Thursday, 03 March 2016 15:59

Port house Taylor in Porto!

The port house Taylor, Fladgate & Yeatman in Porto is one of the oldest port houses. It was founded in 1692 as a family company, now in existence for over three centuries and is still a family business. To this day Taylor's is led by the descendants of the Yeatman and Fladgate's.

Both families are since its founding partners. The company has never been sold, bought or taken over and they are rightly proud on that! Their goal is to make good port to sell. This company has been fully independent during all these years.

Taylor grows its grapes in two large vineyards in the Douro Valley, namely Quinta de Vargellas and Quinta de Terra Feita. Quinta de Vargellas seems to be one of the finest vineyards in the world and is 176 hectares. The vineyards are located a considerable distance from the port house itself which is located at the top of the bank of the Douro which runs through the centre of Porto.

Late September is harvest time and the grapes are placed special plastic boxes to counter the fermenting process as long as possible. During the day you pick the grapes and at night the pickers pressing a part of the grapes with bare feet. These grapes are the source of the best wines of Taylor's. It is impossible to press all the grapes, however Taylor has invested much time and money in equipment to mimic the effect of barefoot presses.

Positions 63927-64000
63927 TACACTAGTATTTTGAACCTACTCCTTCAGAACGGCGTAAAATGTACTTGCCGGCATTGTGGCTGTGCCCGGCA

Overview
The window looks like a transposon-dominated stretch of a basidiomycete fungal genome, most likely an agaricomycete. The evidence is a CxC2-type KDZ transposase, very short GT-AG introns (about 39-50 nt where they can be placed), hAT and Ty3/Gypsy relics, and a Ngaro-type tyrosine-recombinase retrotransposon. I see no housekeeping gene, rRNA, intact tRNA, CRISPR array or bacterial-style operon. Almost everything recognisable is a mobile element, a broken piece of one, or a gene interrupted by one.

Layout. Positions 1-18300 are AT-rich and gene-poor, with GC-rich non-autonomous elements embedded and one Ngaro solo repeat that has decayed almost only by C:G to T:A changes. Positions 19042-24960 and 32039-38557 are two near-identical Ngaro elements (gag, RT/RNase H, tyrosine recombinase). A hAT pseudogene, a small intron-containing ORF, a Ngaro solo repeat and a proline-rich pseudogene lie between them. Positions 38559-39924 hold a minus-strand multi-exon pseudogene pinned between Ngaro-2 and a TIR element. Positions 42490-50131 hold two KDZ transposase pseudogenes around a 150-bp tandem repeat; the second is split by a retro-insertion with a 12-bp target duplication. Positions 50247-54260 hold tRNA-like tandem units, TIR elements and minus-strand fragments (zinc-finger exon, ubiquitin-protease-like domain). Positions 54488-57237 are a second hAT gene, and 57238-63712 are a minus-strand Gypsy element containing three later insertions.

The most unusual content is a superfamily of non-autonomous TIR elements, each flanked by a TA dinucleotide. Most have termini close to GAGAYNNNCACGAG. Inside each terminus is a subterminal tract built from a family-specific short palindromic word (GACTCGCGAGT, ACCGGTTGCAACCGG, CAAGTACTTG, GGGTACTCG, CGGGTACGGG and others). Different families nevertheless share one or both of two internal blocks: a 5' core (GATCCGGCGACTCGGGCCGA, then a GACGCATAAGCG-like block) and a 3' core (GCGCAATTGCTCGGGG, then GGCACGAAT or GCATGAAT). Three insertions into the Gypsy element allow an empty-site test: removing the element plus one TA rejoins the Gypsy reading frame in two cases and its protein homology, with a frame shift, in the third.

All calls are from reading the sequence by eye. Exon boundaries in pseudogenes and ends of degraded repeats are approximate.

In the spring following the harvest, the wine is brought to the Port house on the Douro. The drums go as 60 kilometres downstream toward the cool cellars. The content of the barrels varies between 600 and 22,000 litres, and these are divided into three cellars.

Not only can you do a tour for a few Euros at Taylor but by every port houses. Upon entering, a movie is shown that you watch while sipping a white port. The tour closes it with a tasting. For lovers it is possible to buy in the shop port or port glasses.

Those who visit Porto, be sure to visit one of the port houses! An absolute must.

Published in Silver Coast Blog
Thursday, 03 March 2016 14:57

Foz do Arelho, pimped!